THE UZBEK CAPITAL isn’t a bad place at all. Pleasant parks, Russian palaces and theatres, colourful, bustling bazaars.
The Soviets bequathed their usual elegant and efficient subway system, and some outstanding Islamic history is here, too. Unfortunately for Tashkent, it will never out do Samarkand, Khiva or Bukhara, perhaps the three greatest silk road era cities. Where could? (I’ve tacked on a few pics from opposite ends of the country as well.)
The Uzbek capital of Tashkent is having some growing pains. There are lovely parks, bustling bazaars, grand theatres, museums and mosques. Fortunately, the Soviet built metro bypasses most traffic jams.
Hast-Imam Square is the Islamic heart of Tashkent, a metro ride and a walk away from the middle of town.
The relatively under-developed area conatins many twisting back streets of humble homes, but the spacious and peaceful square contains one of Uzbekistan's and Islam's greatest treasures.
The oldest copy of the Koran sits inside this otherwise unremarkable building. Written just 19 years after the Prophet's death by the third Caliph, Othman, the bulky deerskin holy text spent 700 years in Iraq, was taken by Timur to Samarkand, then by Lenin to Moscow, and finally here since 1924.
One of the pleasant surprises in Uzbekistan as well as Kazakhstan is Korean food. Kimchi by the bucket in the bazaar.
Uyghur food also makes a very good change from grilled lamb and shorpa.
Like death and taxes, there is always plov, although personally, I'm not sure which is worse.
Smoke fills the air, as hungry shoppers fill up on grilled lamb.
The traditional blue dome of Islam clashes with the harsh, grey lines of Soviet design.
The "Friendship of People's Palace" is a testament to the brutality of Soviet brutalist architecture.
"Kurt" is another curio of the steppe nomads. Balls of dried cheese or curd, which keep forever have been packed in saddle bags for centuries, and get the thumbs up from me.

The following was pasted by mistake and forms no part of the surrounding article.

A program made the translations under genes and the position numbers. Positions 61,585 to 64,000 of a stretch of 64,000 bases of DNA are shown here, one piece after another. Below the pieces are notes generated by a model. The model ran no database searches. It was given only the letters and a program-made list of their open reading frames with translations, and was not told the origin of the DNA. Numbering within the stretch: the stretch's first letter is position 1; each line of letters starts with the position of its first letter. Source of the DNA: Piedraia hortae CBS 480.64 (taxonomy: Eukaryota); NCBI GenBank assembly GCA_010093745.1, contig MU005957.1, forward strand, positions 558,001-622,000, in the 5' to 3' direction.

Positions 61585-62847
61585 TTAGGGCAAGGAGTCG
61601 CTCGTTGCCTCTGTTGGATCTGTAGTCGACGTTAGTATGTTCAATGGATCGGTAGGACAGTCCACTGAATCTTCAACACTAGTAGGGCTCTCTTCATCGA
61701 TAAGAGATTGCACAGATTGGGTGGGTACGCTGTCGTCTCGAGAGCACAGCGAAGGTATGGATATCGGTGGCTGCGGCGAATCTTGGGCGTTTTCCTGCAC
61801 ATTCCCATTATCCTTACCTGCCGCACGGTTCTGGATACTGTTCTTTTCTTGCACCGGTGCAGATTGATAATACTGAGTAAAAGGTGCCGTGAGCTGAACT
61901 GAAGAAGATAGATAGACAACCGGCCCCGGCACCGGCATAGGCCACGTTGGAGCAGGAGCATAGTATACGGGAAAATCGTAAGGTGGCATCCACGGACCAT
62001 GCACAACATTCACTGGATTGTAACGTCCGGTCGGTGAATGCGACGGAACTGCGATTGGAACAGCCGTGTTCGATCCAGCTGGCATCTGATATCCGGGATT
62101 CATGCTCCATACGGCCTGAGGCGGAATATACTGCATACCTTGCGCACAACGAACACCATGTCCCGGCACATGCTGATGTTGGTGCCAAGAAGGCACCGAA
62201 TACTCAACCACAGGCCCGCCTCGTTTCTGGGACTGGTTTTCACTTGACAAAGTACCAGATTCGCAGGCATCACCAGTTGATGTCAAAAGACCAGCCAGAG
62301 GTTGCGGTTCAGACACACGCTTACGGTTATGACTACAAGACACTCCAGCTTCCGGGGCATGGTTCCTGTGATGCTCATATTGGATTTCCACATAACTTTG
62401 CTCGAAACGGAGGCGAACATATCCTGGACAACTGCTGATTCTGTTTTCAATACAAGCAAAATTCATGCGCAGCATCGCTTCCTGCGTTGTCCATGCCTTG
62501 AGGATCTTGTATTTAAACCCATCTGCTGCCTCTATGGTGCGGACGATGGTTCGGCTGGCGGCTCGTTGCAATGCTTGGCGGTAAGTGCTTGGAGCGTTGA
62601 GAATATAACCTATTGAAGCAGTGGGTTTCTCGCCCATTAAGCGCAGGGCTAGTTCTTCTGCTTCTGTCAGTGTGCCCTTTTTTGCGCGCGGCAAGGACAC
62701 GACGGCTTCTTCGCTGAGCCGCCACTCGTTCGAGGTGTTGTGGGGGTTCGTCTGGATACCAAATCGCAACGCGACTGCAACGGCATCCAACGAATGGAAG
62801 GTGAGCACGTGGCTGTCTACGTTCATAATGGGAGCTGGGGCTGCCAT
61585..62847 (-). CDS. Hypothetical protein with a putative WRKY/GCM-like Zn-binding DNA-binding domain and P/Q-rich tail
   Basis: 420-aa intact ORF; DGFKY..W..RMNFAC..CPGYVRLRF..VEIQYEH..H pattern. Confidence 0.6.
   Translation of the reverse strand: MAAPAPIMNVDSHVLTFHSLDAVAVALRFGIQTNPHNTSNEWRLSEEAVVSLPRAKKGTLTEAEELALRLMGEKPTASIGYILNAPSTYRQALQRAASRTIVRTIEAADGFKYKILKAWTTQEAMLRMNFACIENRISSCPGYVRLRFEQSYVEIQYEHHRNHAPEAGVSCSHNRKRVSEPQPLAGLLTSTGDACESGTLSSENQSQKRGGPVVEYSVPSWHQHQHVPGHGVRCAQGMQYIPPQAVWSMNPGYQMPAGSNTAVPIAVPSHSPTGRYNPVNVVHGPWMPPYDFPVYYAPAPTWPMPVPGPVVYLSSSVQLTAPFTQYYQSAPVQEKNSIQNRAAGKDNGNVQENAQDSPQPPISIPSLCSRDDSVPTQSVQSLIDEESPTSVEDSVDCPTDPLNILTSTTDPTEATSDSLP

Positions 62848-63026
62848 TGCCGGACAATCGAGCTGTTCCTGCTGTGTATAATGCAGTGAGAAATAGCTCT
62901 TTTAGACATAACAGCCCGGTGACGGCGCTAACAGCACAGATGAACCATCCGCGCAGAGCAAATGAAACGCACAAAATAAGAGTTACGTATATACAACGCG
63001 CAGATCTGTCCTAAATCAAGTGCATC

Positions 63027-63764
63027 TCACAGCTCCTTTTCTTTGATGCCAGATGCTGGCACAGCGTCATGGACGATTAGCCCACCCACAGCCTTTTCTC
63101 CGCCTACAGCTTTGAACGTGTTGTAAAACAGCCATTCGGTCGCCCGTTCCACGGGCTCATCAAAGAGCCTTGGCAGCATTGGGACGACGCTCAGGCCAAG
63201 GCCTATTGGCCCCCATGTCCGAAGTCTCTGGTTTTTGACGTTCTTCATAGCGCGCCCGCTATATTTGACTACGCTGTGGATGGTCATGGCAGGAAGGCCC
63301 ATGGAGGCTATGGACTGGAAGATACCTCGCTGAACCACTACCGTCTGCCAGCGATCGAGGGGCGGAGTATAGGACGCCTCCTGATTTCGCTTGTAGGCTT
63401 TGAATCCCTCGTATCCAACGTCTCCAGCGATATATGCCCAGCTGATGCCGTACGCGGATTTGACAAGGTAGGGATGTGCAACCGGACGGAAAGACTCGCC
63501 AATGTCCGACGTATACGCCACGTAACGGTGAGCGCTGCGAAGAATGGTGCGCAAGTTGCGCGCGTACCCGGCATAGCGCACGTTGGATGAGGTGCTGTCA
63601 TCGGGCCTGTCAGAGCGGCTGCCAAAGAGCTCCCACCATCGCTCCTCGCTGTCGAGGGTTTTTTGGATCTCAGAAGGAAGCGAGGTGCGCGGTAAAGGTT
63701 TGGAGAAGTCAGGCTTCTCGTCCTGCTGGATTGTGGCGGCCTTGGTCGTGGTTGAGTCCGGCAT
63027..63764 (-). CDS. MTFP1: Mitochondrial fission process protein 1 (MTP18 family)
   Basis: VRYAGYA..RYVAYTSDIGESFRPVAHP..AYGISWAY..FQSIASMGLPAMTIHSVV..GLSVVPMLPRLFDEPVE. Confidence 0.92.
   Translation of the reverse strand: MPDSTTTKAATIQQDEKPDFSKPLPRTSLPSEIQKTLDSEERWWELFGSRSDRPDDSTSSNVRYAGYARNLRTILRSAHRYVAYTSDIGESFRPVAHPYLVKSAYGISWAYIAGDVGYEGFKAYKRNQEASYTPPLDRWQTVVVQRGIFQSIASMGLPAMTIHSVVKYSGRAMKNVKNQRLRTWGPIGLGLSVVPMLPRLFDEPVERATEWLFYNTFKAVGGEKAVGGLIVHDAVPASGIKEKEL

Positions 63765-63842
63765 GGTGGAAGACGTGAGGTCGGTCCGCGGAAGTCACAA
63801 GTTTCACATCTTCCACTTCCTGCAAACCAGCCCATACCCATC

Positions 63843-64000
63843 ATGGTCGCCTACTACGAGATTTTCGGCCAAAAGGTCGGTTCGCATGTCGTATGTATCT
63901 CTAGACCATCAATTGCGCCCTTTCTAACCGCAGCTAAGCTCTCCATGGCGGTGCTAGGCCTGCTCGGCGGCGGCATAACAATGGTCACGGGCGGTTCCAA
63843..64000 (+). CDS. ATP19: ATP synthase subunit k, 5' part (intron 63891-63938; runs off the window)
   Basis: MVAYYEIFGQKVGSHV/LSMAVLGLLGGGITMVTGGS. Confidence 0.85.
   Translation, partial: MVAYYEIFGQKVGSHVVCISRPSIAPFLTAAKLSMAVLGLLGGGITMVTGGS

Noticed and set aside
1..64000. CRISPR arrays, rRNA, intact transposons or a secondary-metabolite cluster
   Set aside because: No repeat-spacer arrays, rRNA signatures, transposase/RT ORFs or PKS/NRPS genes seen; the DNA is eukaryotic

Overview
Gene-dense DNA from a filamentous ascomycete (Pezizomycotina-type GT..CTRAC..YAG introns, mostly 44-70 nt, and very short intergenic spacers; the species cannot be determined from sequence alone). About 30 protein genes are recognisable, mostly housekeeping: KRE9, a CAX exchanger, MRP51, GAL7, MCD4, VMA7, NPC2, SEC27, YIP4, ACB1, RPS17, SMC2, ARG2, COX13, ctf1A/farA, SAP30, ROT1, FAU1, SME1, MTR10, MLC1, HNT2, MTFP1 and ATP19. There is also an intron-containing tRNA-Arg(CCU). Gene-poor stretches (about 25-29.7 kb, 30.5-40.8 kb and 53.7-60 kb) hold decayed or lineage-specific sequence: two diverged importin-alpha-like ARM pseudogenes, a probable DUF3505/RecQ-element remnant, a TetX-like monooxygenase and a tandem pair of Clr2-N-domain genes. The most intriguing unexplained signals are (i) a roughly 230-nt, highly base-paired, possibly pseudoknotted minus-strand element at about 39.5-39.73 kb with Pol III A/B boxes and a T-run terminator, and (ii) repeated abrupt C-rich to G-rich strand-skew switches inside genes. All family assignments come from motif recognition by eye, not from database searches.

The Chorsu Bazaar features black market money changers, acres of fresh fruit & veg, meat, dairy, spices, a retro-chic domed roof and a wave ceiling.
Counting out a pile of near worthless Uzbek Som. The black market rate was double, making for some great bargains.
Uzbek food isn't red hot like Indian or Uyghur, but you'd rarely call it bland.
While sticky-beakng around the bazaar, keep your ears keen for impatient porters. They are working, so get out of their way.
The range, quality and quantity of honey in the bazaar is striking. Buy a jar or a whole tub.
Nukus is a harsh 16+hour train ride from Tashkent, a dump of a town in an inhospitable part of the Uzbek desert. You don't come here for the samosa.
Located next to a fortress outside Nukus, the Mizdakhan necropolis dates back 2,500 years, and has some remarkable tombs and masoleums. But that's not why.
Photography is not allowed at Nukus' huge draw, the remarkable gallery which houses the Savitsky Collection, curated, collected and hidden away from Soviet authorities. Absolutely worth spending 14 hours on a train through the desert for.
While it is possible that he has run out of petrol, I prefer to assume his Lada has broken down.
At the opposite end of the country, Termez was so named by the Greeks from the word "Thermos", for bloody hot. There is a friendly market, lively cafes and a museum which was closed.
In times long gone, traders and warriors passed through Termez, with Afghanistan just across the Amu Darya, Tajikistan to the east.
Outside Termes, Fayaz Tepa Buddhist monastry was founded in the 1st century. The site is open, but staff will ensure you don't wander off into Afghanistan, or take photos of military structures on the border.
This was the scene at the station, people jostling and shoving their way in to the station for tickets. Staff blocking the doors took pity on us foreigners, but had no such mercy for locals.
This is what much of the country looks like. Dry, flat, hot, brown. The food and facilities in these establishments is, umm, rudimentary.